Regarding a change back to the gold standard, Bernstein in "The Capitalist Manifesto" suggests that a unilateral imposition of a gold standard would not survive until capitalism is established by mankind (p 377). Maybe the gold standard is the right way to go; the obstacle of production certainly would at least hamper attempts to rapidly expand the money supply and would deter inflation. But if it is done unilaterally, I think it wouldn't effect any changes because the price of gold would still fluctuate due to foreign exchange. What was the motivation for going off the gold standard in the first place?
Re: "Money is a medium of exchange.
Exchange of what? Goods and services. The results of the productive labor of one person for the results of the productive labor of another. Honest trade consists of the voluntary exchange of value for value."
At my workplace, two dozen employees earn $15K each, while our employer made $3M last year,
What kind of exchange is that?
RE: What was the motivation for going off the gold standard in the first place?
I am still working on a better understanding of this very issue. From what I can gather so far, it seems that the it has to do with the fact that you can not have your cake and eat it too.
By that I mean: you cannot stay on a gold standard and have an inflationary monetary policy without loosing all of your gold stock. This is true for private banks and bank notes as well as government-issued paper money. The gold stocks were progressively drained by those cashing in their paper claims to gold. In order to avoid bankruptcy, the US government had to decide between either abandoning the inflationary debasement of our money or abandoning the gold standard. It chose to jettison the latter.
If someone else has a different take on this, I’d love to hear it.
Anonymous, I'm still attempting to rationalize your situation. The main thought on this site (which I'm not totally convinced of) is that (1) you presumably work voluntarily, therefore (2) you accept the $15,000 and if you don't you can (3) find employment elsewhere, (4) improve your skills and go out on your own and compete with your current employer, or (5) improve your skills and move up in the company, or (6) improve your skills and take them to another employer. I have no problem with any of this, except that employers have an unfair advantage over unorganized labor and if it is used to abuse labor by demanding excessively long hours or unsafe conditions then there is a moral problem in my view. Many on this blog would simply refer you back to #3. I'm still thinking about this.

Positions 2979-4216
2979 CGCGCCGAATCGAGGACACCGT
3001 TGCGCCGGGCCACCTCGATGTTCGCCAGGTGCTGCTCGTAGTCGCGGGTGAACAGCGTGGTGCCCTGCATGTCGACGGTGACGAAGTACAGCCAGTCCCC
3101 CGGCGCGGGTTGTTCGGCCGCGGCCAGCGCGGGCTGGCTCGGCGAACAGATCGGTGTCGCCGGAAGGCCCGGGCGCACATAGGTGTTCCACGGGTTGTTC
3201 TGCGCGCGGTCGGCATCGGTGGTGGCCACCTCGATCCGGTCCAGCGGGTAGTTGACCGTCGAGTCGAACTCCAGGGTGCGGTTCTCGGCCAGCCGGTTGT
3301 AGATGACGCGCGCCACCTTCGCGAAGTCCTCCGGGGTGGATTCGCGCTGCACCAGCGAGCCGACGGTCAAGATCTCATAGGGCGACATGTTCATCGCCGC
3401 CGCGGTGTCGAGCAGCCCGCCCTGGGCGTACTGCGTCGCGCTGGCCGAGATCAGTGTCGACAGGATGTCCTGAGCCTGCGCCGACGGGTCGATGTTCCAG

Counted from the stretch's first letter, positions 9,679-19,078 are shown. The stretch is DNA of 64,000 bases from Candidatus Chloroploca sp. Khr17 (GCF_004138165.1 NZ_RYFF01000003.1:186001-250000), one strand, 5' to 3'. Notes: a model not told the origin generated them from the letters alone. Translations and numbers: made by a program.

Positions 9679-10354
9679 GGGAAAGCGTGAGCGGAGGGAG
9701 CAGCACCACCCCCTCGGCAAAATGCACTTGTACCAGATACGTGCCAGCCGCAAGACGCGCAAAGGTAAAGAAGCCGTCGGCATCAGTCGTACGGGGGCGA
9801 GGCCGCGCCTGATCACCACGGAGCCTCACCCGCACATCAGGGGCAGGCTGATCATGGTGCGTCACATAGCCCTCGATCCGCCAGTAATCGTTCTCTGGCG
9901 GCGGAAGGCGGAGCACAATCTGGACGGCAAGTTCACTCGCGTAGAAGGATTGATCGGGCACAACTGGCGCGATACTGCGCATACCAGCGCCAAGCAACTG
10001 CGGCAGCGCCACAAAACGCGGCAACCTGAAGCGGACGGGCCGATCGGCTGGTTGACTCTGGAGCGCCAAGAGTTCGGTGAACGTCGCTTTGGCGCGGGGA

Beth, regarding choice of gold. Sounds good to me. Essentially, gold or fiat are equivalent if the fiat is not manipulated. This is interesting to me, because much of what I have seen on this blog assumes actions consistent with rational self-interest. Yet, we acknowledge here that even those among us who should have the utmost in discipline, as well as understanding of their actions, can't be relied upon to restrain themselves. that sort of suggests that the average person in the street may veer significantly from the rational to the irrational at any given time. And when he or she does, it may be in the context of a mass movement (e.g. stock market). This all adds up to a lack of long term vision in laissez-faire capitalism that would obviate the space program, long term defense projects, and long term climate monitoring or planning (we probably wouldn't have an IPCC whose findings we could bicker over), as none of these endeavors, or those like them, has near or long term profit potential. So, under laissez-faire, is it OK to tax for these projects, or does it say we should just forgo them until a private entity decides to take an interest?
Post a Comment